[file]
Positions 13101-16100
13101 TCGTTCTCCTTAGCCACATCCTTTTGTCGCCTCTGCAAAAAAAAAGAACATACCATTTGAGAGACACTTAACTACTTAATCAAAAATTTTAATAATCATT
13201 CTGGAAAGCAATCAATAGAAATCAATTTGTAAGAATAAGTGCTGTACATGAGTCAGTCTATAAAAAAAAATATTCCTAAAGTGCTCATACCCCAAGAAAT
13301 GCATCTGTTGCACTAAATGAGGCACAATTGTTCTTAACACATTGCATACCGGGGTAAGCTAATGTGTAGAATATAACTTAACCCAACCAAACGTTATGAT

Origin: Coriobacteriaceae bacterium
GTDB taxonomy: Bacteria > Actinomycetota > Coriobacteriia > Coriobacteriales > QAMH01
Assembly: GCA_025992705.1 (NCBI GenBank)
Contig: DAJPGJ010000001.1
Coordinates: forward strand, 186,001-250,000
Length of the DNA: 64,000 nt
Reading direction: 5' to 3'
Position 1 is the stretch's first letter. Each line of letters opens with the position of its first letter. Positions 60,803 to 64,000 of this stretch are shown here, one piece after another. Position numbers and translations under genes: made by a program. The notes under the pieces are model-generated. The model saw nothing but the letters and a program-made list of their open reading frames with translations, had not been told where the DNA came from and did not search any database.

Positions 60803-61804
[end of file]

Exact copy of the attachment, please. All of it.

Positions 13101-16100
13101 TCGTTCTCCTTAGCCACATCCTTTTGTCGCCTCTGCAAAAAAAAAGAACATACCATTTGAGAGACACTTAACTACTTAATCAAAAATTTTAATAATCATT
13201 CTGGAAAGCAATCAATAGAAATCAATTTGTAAGAATAAGTGCTGTACATGAGTCAGTCTATAAAAAAAAATATTCCTAAAGTGCTCATACCCCAAGAAAT
13301 GCATCTGTTGCACTAAATGAGGCACAATTGTTCTTAACACATTGCATACCGGGGTAAGCTAATGTGTAGAATATAACTTAACCCAACCAAACGTTATGAT

Origin: Coriobacteriaceae bacterium
GTDB taxonomy: Bacteria > Actinomycetota > Coriobacteriia > Coriobacteriales > QAMH01
Assembly: GCA_025992705.1 (NCBI GenBank)
Contig: DAJPGJ010000001.1
Coordinates: forward strand, 186,001-250,000
Length of the DNA: 64,000 nt
Reading direction: 5' to 3'
Position 1 is the stretch's first letter. Each line of letters opens with the position of its first letter. Positions 60,803 to 64,000 of this stretch are shown here, one piece after another. Position numbers and translations under genes: made by a program. The notes under the pieces are model-generated. The model saw nothing but the letters and a program-made list of their open reading frames with translations, had not been told where the DNA came from and did not search any database.

Positions 60803-61804